To break the stranglehold of racism on his state's political affairs, Henry, with other key players, formed the interracial Mississippi Freedom Democratic Party, which he chaired. In 1964, during what was called “Freedom Summer,” MFDP members worked to unseat Mississippi's “boll weevils,” the segregationist all-white delegation at the Democratic National Convention held in August. Those delegation members, referred to as the "regulars," were picked through a process that illegally and systematically excluded blacks (and poor whites).
The effort to unseat the segregationists met with less-than-desired results. Democrat President Lyndon Johnson, who opposed seating the MFDP at the convention (and kept tabs on its members by illegally ordering their phones tapped and rooms bugged), feared alienating southern whites in the up-coming national election. By mid-week of the convention, through pressure, which the President and his operatives applied, the convention's Credentials Committee produced a final compromise. Its purpose was to block a proposal to seat MFDP delegates and Mississippi regulars who would pledge to support Johnson, the party's presidential candidate. The committee's deal included seating the white regulars, while awarding the MFDP only two at-large seats—one to Henry, the other to white chaplain, Edwin King. Others from the group would be allowed to attend the procedings as non-voting guests.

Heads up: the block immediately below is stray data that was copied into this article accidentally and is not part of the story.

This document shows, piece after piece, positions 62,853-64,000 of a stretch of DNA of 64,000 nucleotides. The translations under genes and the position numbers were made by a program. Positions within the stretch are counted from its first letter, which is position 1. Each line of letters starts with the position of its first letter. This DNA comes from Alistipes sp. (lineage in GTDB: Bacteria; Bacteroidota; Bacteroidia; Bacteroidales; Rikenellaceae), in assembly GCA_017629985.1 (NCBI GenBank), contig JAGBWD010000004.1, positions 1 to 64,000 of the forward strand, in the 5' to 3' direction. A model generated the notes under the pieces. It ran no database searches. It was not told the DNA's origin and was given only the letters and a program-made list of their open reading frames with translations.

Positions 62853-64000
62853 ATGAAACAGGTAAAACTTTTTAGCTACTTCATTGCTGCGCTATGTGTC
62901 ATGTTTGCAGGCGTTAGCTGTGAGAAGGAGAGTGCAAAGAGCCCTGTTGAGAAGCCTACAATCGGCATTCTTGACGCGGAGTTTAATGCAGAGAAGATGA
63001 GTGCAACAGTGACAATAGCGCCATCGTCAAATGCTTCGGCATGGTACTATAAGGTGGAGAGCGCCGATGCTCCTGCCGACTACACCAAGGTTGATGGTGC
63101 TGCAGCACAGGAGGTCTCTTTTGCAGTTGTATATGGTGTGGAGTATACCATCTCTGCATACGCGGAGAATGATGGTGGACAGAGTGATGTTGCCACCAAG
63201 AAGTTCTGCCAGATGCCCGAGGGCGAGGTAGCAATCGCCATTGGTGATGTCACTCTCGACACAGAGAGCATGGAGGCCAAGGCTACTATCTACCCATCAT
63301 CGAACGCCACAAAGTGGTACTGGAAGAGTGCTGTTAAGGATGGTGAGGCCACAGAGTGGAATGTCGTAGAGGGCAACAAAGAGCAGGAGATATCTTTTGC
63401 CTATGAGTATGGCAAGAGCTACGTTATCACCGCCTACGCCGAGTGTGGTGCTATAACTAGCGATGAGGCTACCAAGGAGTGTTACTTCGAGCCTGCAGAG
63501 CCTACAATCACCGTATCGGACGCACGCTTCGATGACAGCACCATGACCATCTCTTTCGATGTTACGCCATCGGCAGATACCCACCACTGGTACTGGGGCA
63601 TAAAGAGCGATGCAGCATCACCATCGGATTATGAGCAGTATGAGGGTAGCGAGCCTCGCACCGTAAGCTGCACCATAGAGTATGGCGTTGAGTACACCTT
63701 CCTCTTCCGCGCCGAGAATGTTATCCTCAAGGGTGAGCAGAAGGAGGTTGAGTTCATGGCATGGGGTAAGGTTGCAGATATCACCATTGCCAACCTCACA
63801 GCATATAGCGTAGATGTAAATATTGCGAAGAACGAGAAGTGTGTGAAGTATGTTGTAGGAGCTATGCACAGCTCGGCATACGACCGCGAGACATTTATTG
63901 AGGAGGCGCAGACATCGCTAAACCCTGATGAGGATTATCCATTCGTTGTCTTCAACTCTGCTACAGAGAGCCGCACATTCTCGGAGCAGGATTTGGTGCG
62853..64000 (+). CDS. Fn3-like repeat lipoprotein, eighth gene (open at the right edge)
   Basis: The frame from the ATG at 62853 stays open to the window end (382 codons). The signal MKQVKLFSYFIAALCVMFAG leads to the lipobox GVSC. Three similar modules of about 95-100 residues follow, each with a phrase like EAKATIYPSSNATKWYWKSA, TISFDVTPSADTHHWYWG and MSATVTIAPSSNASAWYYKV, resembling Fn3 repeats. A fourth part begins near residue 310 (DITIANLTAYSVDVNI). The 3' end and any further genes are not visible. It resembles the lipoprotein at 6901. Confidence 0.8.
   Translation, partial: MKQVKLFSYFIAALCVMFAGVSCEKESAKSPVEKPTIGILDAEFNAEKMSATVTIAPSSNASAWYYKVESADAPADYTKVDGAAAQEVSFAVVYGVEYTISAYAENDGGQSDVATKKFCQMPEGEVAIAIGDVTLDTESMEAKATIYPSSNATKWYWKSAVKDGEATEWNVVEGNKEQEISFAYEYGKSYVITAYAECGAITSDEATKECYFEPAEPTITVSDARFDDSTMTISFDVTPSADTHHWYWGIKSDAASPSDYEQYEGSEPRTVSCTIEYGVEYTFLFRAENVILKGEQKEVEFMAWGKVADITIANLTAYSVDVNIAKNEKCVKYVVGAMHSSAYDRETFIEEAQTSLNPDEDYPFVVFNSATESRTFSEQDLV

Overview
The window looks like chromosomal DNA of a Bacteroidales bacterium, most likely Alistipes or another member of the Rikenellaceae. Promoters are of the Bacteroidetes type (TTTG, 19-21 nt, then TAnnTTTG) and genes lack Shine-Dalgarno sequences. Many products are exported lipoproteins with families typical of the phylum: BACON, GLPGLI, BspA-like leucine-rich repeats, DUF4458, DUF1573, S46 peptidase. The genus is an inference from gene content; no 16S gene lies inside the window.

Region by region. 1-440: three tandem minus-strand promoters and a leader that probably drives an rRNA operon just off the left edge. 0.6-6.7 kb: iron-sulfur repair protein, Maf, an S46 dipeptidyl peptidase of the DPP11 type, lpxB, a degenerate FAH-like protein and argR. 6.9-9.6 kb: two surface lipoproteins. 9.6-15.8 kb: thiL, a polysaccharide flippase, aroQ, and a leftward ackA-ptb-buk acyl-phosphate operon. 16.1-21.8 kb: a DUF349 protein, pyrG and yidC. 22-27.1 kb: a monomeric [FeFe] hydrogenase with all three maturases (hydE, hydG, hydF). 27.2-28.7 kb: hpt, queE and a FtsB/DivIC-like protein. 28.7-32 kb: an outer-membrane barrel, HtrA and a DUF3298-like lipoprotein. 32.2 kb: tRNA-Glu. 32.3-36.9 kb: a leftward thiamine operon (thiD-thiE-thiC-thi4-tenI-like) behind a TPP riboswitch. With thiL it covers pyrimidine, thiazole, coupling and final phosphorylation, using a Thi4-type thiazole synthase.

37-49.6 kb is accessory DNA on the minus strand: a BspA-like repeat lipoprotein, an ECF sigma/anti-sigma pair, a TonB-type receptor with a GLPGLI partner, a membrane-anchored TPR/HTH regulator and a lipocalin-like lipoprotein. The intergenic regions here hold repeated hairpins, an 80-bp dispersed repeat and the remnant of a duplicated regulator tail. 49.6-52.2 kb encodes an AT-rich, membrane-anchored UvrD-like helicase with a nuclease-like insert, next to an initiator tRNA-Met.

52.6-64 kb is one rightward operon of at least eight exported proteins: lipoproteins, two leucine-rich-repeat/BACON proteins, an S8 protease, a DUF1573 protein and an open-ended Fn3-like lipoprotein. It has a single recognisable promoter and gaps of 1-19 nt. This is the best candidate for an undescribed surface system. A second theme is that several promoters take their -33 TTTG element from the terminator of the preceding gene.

To gain compliance, enforcers of Democratic Party power coerced MFDP supporters. For instance, if they didn't go along with the compromise, one small business-owner was threatened with having a crucial bank loan canceled and another MFDP backer was informed that he would loose his government job. Even Martin Luther King, Jr. was warned that funding for his civil rights activities was "on the line" if he didn't get on board. Without consulting the MFDP, and before its delegates met formally to vote to reject Johnson's offer, a Democratic official falsely announced on-air that the civil rights group had accepted the compromise.